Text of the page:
This will of course give Kan Air the financial ability to improve services and the number of scheduled flights.
In 2011 work began on the process of building Koh Phangan airport. Permission had been given but the engineers had difficulty finding the best location for the runway and airport buildings. A site in Chaloklum seemed also under consideration.
Now the site in the north-east of Koh Phangan between Thong Nai Pan and Than Sadet has been developed, and work is well advanced to prepare the land and start building. The budget for the project has been revealed via the Bangkok Post as being $22 million dollars. This is an ambitious move from a relatively small budget carrier. Kan Air has told the press that the airport will be finished in the second half of 2013. That gives them about 6 months to complete.
The plans are for a runway that is 1,100 meters long. Koh Samui runway is much bigger – 2,060 meters. The short length of the runway is due to the mountainous terrain. Kan Air will lease 2 turboprops that can hold 50 people to run 3 80-minute flights to Don Muang Airport in Bangkok. Kan Air went into business in 2010 and has currently 1 Cessna that holds 12 people and goes between cities in the north. The hub for the carrier is Chiang Mai. Kan Air is hoping to move its hub to Bangkok’s newly booming Don Muang Airport and offer flights in the south of Thailand.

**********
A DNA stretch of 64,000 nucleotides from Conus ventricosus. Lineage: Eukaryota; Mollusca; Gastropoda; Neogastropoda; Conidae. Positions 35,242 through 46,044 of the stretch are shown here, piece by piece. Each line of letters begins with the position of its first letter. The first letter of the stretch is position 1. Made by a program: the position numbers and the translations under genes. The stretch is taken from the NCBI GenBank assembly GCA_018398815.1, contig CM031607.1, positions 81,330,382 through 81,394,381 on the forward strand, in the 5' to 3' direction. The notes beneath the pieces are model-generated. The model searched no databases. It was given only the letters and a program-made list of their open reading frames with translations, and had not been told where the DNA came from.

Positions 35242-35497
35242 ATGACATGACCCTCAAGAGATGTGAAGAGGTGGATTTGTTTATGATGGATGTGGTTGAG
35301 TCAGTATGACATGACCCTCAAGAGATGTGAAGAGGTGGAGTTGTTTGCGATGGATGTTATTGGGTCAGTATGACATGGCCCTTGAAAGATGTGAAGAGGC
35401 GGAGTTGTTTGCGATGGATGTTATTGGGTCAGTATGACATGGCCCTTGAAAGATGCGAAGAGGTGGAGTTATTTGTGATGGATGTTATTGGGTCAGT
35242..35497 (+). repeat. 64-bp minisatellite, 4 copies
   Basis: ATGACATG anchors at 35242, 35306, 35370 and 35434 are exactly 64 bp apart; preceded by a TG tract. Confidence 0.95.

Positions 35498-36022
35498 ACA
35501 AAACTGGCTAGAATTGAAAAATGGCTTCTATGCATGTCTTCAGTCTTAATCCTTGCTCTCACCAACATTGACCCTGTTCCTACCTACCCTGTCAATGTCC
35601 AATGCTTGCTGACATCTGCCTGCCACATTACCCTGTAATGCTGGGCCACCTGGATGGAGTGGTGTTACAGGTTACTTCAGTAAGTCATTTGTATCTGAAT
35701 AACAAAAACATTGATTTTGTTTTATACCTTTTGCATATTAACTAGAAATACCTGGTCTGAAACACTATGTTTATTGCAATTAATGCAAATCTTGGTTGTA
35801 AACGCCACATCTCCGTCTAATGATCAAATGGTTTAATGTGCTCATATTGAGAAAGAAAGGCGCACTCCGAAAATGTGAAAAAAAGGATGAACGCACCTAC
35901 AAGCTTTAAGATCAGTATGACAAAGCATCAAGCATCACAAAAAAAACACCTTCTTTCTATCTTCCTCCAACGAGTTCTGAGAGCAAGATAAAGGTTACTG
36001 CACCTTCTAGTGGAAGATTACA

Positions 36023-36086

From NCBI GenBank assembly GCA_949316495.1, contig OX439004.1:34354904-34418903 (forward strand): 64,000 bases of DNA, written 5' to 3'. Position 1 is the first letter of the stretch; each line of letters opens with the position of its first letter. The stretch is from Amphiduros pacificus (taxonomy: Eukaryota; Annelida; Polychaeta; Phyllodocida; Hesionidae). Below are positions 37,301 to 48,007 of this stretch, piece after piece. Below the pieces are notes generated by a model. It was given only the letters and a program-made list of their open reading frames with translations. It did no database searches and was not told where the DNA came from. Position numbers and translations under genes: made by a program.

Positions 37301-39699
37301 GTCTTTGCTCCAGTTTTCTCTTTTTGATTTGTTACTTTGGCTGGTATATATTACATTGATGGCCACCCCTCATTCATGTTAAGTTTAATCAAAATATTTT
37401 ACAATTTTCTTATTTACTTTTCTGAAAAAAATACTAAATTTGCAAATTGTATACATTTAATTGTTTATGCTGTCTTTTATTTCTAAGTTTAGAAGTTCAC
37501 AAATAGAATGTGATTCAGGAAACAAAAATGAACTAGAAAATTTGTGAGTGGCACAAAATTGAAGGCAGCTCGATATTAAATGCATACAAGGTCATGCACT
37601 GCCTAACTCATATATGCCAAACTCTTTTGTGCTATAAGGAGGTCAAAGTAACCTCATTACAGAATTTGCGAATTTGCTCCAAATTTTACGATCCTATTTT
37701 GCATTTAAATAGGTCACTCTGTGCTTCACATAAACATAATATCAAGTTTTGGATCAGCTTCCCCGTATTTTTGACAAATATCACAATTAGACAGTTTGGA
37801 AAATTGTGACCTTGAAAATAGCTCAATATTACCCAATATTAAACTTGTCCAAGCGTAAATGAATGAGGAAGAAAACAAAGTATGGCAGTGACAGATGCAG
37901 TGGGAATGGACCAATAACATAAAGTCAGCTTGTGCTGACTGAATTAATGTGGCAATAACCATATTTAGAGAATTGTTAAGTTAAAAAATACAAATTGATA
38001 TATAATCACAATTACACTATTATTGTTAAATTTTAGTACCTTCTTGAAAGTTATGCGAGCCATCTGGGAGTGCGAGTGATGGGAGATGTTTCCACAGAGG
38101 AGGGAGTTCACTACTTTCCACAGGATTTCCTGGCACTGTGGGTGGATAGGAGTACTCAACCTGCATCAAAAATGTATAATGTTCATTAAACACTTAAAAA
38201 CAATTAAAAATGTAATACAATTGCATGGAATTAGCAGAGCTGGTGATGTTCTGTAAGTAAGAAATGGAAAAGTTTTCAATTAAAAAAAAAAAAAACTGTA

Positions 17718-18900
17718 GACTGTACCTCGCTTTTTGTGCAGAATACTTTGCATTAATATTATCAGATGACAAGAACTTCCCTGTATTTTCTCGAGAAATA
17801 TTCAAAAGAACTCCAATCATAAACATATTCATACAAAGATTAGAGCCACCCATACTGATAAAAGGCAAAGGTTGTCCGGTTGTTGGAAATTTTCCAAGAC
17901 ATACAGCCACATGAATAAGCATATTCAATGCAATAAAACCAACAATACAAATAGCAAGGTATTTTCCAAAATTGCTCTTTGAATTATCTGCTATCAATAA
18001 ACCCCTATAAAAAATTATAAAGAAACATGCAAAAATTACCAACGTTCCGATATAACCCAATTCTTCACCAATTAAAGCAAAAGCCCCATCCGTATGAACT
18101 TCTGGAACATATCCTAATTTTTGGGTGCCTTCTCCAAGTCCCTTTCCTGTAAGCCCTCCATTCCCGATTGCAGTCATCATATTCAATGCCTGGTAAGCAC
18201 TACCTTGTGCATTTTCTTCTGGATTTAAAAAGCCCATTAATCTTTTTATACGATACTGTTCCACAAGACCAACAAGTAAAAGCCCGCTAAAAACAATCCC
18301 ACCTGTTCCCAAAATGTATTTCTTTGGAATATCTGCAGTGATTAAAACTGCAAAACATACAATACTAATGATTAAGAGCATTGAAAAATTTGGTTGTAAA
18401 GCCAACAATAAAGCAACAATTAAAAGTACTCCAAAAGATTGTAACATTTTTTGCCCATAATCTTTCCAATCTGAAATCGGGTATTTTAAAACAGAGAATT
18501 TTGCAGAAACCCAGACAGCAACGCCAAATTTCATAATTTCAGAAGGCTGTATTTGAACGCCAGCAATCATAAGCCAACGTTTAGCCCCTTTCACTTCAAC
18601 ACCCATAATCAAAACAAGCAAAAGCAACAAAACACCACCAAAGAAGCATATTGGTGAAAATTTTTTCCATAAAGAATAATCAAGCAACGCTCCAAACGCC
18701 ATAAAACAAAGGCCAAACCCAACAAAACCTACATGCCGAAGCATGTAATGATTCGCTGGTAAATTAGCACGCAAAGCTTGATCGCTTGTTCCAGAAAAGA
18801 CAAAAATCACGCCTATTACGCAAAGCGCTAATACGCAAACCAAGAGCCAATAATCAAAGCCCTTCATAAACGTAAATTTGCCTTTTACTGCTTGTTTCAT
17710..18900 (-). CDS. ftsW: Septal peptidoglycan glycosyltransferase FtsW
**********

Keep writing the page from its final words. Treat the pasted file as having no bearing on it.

The future business health of Kan Air seems to have been staked on Koh Phangan Airport’s speedy completion and success as a travel hub.
As is so often the case in Thailand major decisions are not so much announced as allowed to escape into the public domain. For most of the residents of Koh Phangan it was when they saw the following sign dotted around the island that they began to think that the rumors about Koh Phangan getting an airport were not just empty rumors.